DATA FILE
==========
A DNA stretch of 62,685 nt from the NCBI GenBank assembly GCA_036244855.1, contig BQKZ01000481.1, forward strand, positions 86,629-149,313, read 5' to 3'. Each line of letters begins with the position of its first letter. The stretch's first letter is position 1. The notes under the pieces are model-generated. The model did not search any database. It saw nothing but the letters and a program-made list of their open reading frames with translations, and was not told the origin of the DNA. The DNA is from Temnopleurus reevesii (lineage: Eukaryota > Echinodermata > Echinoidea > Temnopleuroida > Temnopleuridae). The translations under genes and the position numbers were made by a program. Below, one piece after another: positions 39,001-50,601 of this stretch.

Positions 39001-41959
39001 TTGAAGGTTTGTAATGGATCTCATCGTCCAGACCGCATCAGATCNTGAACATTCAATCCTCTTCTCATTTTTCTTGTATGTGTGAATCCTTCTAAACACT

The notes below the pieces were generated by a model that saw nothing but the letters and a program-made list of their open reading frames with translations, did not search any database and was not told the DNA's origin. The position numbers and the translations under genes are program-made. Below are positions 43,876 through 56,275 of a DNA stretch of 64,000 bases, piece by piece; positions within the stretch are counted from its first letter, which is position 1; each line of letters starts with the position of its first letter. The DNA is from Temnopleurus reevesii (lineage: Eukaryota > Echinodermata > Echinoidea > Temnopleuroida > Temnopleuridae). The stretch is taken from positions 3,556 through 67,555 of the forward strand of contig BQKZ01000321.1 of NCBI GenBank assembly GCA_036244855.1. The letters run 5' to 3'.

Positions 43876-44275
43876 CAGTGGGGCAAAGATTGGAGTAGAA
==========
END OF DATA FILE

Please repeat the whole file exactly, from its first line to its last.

A DNA stretch of 62,685 nt from the NCBI GenBank assembly GCA_036244855.1, contig BQKZ01000481.1, forward strand, positions 86,629-149,313, read 5' to 3'. Each line of letters begins with the position of its first letter. The stretch's first letter is position 1. The notes under the pieces are model-generated. The model did not search any database. It saw nothing but the letters and a program-made list of their open reading frames with translations, and was not told the origin of the DNA. The DNA is from Temnopleurus reevesii (lineage: Eukaryota > Echinodermata > Echinoidea > Temnopleuroida > Temnopleuridae). The translations under genes and the position numbers were made by a program. Below, one piece after another: positions 39,001-50,601 of this stretch.

Positions 39001-41959
39001 TTGAAGGTTTGTAATGGATCTCATCGTCCAGACCGCATCAGATCNTGAACATTCAATCCTCTTCTCATTTTTCTTGTATGTGTGAATCCTTCTAAACACT

The notes below the pieces were generated by a model that saw nothing but the letters and a program-made list of their open reading frames with translations, did not search any database and was not told the DNA's origin. The position numbers and the translations under genes are program-made. Below are positions 43,876 through 56,275 of a DNA stretch of 64,000 bases, piece by piece; positions within the stretch are counted from its first letter, which is position 1; each line of letters starts with the position of its first letter. The DNA is from Temnopleurus reevesii (lineage: Eukaryota > Echinodermata > Echinoidea > Temnopleuroida > Temnopleuridae). The stretch is taken from positions 3,556 through 67,555 of the forward strand of contig BQKZ01000321.1 of NCBI GenBank assembly GCA_036244855.1. The letters run 5' to 3'.

Positions 43876-44275
43876 CAGTGGGGCAAAGATTGGAGTAGAA